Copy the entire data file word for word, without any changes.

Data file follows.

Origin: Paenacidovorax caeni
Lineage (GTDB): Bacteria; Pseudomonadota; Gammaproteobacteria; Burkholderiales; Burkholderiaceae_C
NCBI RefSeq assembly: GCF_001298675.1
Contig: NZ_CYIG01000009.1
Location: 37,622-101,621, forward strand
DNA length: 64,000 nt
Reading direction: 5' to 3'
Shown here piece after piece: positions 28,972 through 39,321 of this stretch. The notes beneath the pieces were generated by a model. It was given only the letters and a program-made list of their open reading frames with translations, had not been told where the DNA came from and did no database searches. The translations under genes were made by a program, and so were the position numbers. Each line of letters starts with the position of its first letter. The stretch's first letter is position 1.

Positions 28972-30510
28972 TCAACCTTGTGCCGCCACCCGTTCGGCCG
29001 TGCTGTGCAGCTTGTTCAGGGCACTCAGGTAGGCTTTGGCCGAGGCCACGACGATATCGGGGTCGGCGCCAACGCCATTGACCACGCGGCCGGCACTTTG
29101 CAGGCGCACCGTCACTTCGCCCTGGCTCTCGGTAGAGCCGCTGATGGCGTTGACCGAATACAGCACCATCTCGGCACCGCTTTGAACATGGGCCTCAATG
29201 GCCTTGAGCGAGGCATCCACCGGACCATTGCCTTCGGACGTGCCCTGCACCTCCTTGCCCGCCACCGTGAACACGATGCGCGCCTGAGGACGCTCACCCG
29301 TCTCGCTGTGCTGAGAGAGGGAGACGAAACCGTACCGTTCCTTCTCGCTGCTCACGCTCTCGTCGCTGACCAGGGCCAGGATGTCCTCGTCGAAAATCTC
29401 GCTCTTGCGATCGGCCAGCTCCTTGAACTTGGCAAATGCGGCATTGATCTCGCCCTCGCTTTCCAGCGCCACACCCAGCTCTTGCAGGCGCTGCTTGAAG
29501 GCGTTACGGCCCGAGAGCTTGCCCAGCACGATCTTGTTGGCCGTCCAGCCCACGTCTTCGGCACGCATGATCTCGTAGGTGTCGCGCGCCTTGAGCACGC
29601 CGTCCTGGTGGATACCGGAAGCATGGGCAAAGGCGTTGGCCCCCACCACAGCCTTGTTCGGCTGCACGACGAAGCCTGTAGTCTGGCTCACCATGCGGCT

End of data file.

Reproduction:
Origin: Paenacidovorax caeni
Lineage (GTDB): Bacteria; Pseudomonadota; Gammaproteobacteria; Burkholderiales; Burkholderiaceae_C
NCBI RefSeq assembly: GCF_001298675.1
Contig: NZ_CYIG01000009.1
Location: 37,622-101,621, forward strand
DNA length: 64,000 nt
Reading direction: 5' to 3'
Shown here piece after piece: positions 28,972 through 39,321 of this stretch. The notes beneath the pieces were generated by a model. It was given only the letters and a program-made list of their open reading frames with translations, had not been told where the DNA came from and did no database searches. The translations under genes were made by a program, and so were the position numbers. Each line of letters starts with the position of its first letter. The stretch's first letter is position 1.

Positions 28972-30510
28972 TCAACCTTGTGCCGCCACCCGTTCGGCCG
29001 TGCTGTGCAGCTTGTTCAGGGCACTCAGGTAGGCTTTGGCCGAGGCCACGACGATATCGGGGTCGGCGCCAACGCCATTGACCACGCGGCCGGCACTTTG
29101 CAGGCGCACCGTCACTTCGCCCTGGCTCTCGGTAGAGCCGCTGATGGCGTTGACCGAATACAGCACCATCTCGGCACCGCTTTGAACATGGGCCTCAATG
29201 GCCTTGAGCGAGGCATCCACCGGACCATTGCCTTCGGACGTGCCCTGCACCTCCTTGCCCGCCACCGTGAACACGATGCGCGCCTGAGGACGCTCACCCG
29301 TCTCGCTGTGCTGAGAGAGGGAGACGAAACCGTACCGTTCCTTCTCGCTGCTCACGCTCTCGTCGCTGACCAGGGCCAGGATGTCCTCGTCGAAAATCTC
29401 GCTCTTGCGATCGGCCAGCTCCTTGAACTTGGCAAATGCGGCATTGATCTCGCCCTCGCTTTCCAGCGCCACACCCAGCTCTTGCAGGCGCTGCTTGAAG
29501 GCGTTACGGCCCGAGAGCTTGCCCAGCACGATCTTGTTGGCCGTCCAGCCCACGTCTTCGGCACGCATGATCTCGTAGGTGTCGCGCGCCTTGAGCACGC
29601 CGTCCTGGTGGATACCGGAAGCATGGGCAAAGGCGTTGGCCCCCACCACAGCCTTGTTCGGCTGCACGACGAAGCCTGTAGTCTGGCTCACCATGCGGCT